PIH is officially launching its newest sister project in a rural, mountainous region of Chiapas, one of Mexico’s poorest states. The new organization is called Compañeros En Salud (CES), which translates as “friends in health.”
Beginning February 1, 2012, CES staff and recent graduates of Mexico’s top medical school, Tecnológico de Monterrey, will begin providing high-quality health care in an area encompassing thousands of people in nearly a dozen isolated communities. The physicians will be based in two rural government medical facilities that have been underutilized and understaffed.
As with other PIH projects around the world, CES is partnering with local communities and the regional government in order to strengthen Chiapas’s public health system. “This approach is based on what we’ve learned from local people through several years of operating a mobile clinic unit in these isolated towns,” said Project Coordinator Lindsay Palazuelos. “Our goal is that community members will be involved in raising standards in every aspect of their health care.”
Listening to local communities, building customized health systems
While CES is a new entity on paper, PIH has a long history in Mexico’s southernmost state. Since 1989, PIH has partnered with the Chiapas-based nonprofit EAPSEC – Equipo de Apoyo en Salud y Educación Comunitaria, Spanish for “Team for the Support of Community Health and Education” – with the aim of organizing communities to improve health care and the determinants of health.
For two decades PIH accompanied that organization with clinical and program staff, financial support, and strategic planning. Working together, the organizations staffed a mobile health unit and trained dozens of community health workers.
CES will focus on providing medical care and training, while PIH will also continue supporting EAPSEC as it concentrates on programs in food security, women’s empowerment, and access to credit. PIH has long recognized the intimate connection between socioeconomics and health. The best health care does little good if a patient goes home to a makeshift home or lacks access to food and clean water.
PIH’s work in Mexico is made possible by a generous donation from Green Mountain Coffee Roasters, which donates a percentage of its profits to helping develop the communities where it sources coffee. This year Green Mountain will fund projects through roughly 1,200 nonprofit organizations throughout Latin America and beyond.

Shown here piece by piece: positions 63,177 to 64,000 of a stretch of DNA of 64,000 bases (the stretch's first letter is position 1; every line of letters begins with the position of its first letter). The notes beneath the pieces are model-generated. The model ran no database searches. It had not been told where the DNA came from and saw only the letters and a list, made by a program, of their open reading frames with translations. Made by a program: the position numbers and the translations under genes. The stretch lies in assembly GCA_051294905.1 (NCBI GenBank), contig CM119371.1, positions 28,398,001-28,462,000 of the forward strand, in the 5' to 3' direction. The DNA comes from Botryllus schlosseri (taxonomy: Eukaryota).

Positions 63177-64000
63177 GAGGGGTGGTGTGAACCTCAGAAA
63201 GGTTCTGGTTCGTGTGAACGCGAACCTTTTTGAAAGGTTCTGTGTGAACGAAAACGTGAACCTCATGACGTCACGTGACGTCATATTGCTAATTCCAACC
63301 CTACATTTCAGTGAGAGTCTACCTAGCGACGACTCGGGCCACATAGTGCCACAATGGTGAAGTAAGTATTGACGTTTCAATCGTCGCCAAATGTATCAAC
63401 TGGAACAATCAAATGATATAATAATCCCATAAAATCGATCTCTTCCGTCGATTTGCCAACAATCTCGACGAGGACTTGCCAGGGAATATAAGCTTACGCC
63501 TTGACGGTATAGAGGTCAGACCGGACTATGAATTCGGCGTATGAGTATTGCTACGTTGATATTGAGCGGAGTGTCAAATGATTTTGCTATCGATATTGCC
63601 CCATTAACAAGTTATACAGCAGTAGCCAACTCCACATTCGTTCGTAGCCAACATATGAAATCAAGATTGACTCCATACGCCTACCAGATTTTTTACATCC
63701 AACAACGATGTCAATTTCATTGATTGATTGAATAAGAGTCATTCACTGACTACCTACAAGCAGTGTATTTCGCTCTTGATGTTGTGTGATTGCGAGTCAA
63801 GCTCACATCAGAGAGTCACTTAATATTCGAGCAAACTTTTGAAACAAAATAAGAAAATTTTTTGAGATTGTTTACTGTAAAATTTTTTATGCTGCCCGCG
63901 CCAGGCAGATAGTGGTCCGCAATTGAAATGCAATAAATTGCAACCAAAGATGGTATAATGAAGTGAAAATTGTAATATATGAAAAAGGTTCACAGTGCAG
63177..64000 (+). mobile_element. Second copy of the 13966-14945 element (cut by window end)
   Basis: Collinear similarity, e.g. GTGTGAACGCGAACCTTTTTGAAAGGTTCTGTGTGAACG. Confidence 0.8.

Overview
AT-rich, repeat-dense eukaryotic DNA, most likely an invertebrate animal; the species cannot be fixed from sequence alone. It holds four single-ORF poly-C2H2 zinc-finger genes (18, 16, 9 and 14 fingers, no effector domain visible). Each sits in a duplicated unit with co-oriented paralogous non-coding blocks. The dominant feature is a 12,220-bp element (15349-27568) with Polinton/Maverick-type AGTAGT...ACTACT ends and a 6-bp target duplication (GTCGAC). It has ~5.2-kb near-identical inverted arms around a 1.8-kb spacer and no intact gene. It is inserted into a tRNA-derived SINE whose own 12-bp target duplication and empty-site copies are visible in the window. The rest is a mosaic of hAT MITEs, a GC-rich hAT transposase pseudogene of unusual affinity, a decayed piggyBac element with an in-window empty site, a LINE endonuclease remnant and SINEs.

A region blessed with riches, but desperately poor
Despite being home to world-class organic coffee farms and incredible biodiversity, the people of Chiapas are largely marginalized. Too many households still lack electricity and water. Schools are inadequate and illiteracy rates high. Unsurprisingly, access to health care also lags behind needs, meaning that too many people suffer from preventable or treatable conditions.
By working with local communities and hiring and training a team of local community health workers, CES will take key steps towards establishing a sustainable public health system.
Attracting physicians to rural Chiapas, expanding partnership opportunities
“In rural areas, attracting medical staff is a key challenge that we wanted to find innovative ways to address,” said CES’s Dr. Hugo Flores. A central component of the new organization’s strategy aims to address this problem.
When medical students graduate in Mexico, they enter a one year required social service assignment before receiving their medical license. Too often residents spend this year with little mentorship or guidance in underequipped rural clinics. For many, the experience can feel discouraging.
CES aims to transform the social service year into a meaningful training experience that helps build the next generation of social medicine physicians. CES is partnering with Brigham and Women’s hospital residents to provide a unique package of training and support that includes global health seminars, supervision on site, and supplementary supplies, that has already attracted many interested medical students and recent graduates from Mexico’s top universities, including Tecnológico de Monterrey.
These measures help ensure that physicians have the tools needed to provide high-quality care in poor communities.
The CES core team possesses several years of experience working in Chiapas. Dr. Palazuelos began work in the area as a Doris and Howard Hiatt Global Health Equity and Internal Medicine resident at Brigham and Women’s Hospital in 2005, and helped launch the mobile health unit in 2007. Ms. Palazuelos began as coordinator in 2008, and Dr. Flores began serving patients in the area in early 2010.